|Alessia Valenza, Communication ILGA|
|Alessia Valenza, Communication ILGA|
April 18th, 2012 Today the European Parliament adopted its annual report on human rights in the world, paying close attention to EU action for the human rights of LGBT people. The report also comments on a range of new measures, including the creation of an EU Special Representative on Human Rights.
In recent years the European Union has taken several positive steps to protect the human rights of lesbian, gay, bisexual and transgender people in the world.
The European Parliament takes stock of this progress, and suggests additional action in the coming year.
The European Parliament acknowledges that the EU has consistently stood up for LGBT people’s human rights at the United Nations, as well as occasionally in bilateral relations.
The Parliament calls on the Council to change the ‘LGBT toolkit’, adopted in 2010, into binding guidelines, and reasserts that the EU relationship to the Africa, Caribbean and Pacific group of states entails non-discrimination, including on the basis of sexual orientation.
Ulrike Lunacek MEP, Co-president of the European Parliament’s LGBT Intergroup, commented: “The European Union has done praiseworthy efforts for LGBT rights in the world. In particular, the toolkit adopted by the Council Working Party on Human Rights in 2010 has been used efficiently in a number of countries. The Council should now consider upgrading such a useful tool.”
Regarding gender identity, the European Parliament repeats its earlier call to the Commission to work with the World Health Organization to withdraw ‘gender identity disorder’ from the International Classification of Diseases, and seek a non-pathologising reclassification.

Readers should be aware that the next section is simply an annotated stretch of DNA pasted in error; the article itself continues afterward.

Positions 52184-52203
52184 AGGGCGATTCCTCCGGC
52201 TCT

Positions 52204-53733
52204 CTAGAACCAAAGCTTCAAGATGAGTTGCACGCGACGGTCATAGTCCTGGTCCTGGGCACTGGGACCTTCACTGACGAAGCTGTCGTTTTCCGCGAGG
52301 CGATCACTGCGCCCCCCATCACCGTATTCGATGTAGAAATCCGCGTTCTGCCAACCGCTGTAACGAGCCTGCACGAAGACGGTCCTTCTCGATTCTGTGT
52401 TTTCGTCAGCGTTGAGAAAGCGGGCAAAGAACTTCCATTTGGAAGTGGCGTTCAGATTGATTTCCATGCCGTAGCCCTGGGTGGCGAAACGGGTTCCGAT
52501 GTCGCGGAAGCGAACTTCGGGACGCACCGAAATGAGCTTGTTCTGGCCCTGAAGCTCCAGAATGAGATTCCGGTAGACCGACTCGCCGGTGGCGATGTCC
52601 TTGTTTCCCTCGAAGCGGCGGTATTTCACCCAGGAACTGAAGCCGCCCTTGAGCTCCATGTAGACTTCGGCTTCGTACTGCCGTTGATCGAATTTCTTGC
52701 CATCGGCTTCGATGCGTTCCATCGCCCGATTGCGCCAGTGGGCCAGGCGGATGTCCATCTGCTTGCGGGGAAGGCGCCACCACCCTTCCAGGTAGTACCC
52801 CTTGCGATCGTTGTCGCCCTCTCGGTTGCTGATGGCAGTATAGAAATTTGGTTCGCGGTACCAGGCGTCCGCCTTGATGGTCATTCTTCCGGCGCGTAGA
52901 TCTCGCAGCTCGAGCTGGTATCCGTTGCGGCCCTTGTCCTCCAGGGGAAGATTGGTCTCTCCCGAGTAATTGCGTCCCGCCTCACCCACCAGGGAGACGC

Finally, the Parliament also asks that people fleeing persecution because of their sexual orientation or gender identity be granted asylum, and that the Commission produces a comprehensive roadmap against homophobia and transphobia, including in the field of external relations.
Dennis de Jong MEP, Vice-president of the LGBT Intergroup, added: “Of course, the European Union can and should still do more. When it comes to LGBT rights at home, welcoming those who flee genuine persecution in Uganda, Iran or Indonesia is a duty of the EU. We must show international solidarity, and continue improving things at home in the meantime.”
The report will be linked here once finalised by the European Parliament services. The LGBT-related paragraphs are:
108a. Commends the Council, the EEAS, the VP/HR, the Commission and the Member States on their engagement in favour of LGBT people’s human rights in bilateral relations with third countries, in multilateral forums, and through the EIDHR; welcomes the reintroduction by the UN General Assembly of sexual orientation as grounds for protection from extrajudicial, summary or arbitrary execution, and welcomes the EU’s efforts to this end; calls on the Commission to advocate the withdrawal of gender identity from the list of mental and behavioural disorders in the negotiations on the 11th version of the International Classification of Diseases (ICD-11) and to seek a non-pathologising reclassification; reasserts that the principle of non-discrimination, also embracing grounds of sex and sexual orientation, must not be compromised in the ACP-EU partnership; reiterates its request that the Commission produce a comprehensive roadmap against homophobia, transphobia and discrimination on grounds of sexual orientation and gender identity, also addressing human rights violations on these grounds in the world; calls on the Member States to grant asylum to people fleeing persecution in countries where LGBT people are criminalised, taking into consideration applicants’ well founded fears of persecution, and relying on their self-identification as lesbian, gay, bisexual or transgender;
108b. Welcomes the ‘toolkit’ adopted by the Council’s working party on human rights in 2010 with the aim of helping the EU institutions, the Member States, the delegations and other bodies to react swiftly when the human rights of LGBT people are violated; calls on the Commission to address the structural causes of such violations, and on the Council to work towards binding guidelines in this area.